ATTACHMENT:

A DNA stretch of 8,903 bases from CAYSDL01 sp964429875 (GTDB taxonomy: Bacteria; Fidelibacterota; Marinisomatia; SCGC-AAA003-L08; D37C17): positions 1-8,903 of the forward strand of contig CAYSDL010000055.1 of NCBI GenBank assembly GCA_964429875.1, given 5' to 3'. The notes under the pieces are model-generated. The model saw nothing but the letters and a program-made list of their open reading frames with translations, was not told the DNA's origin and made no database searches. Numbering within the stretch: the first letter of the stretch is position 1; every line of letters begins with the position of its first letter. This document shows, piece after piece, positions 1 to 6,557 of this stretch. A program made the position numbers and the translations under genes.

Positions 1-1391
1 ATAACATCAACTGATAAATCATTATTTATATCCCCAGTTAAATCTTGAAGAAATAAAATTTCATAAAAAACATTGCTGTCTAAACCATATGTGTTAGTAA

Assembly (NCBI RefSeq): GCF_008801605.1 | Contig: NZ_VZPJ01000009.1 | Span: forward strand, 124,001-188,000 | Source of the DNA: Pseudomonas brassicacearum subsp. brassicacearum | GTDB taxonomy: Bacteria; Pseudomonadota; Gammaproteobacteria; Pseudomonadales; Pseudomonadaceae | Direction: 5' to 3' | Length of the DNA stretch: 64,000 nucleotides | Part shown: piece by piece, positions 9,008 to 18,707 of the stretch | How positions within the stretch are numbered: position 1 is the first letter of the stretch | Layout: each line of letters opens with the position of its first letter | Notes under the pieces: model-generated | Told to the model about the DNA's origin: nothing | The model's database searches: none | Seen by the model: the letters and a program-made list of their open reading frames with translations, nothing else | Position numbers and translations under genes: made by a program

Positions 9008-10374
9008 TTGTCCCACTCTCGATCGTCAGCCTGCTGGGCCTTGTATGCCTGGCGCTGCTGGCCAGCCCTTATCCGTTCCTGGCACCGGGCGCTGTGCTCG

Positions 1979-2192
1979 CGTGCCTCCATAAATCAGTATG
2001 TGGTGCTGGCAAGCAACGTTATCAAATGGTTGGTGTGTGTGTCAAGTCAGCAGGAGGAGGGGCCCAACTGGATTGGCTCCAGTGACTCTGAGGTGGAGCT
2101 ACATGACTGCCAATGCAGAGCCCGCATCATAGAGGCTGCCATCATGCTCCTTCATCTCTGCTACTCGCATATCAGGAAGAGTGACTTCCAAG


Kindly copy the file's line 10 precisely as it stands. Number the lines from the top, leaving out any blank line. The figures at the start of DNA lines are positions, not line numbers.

2101 ACATGACTGCCAATGCAGAGCCCGCATCATAGAGGCTGCCATCATGCTCCTTCATCTCTGCTACTCGCATATCAGGAAGAGTGACTTCCAAG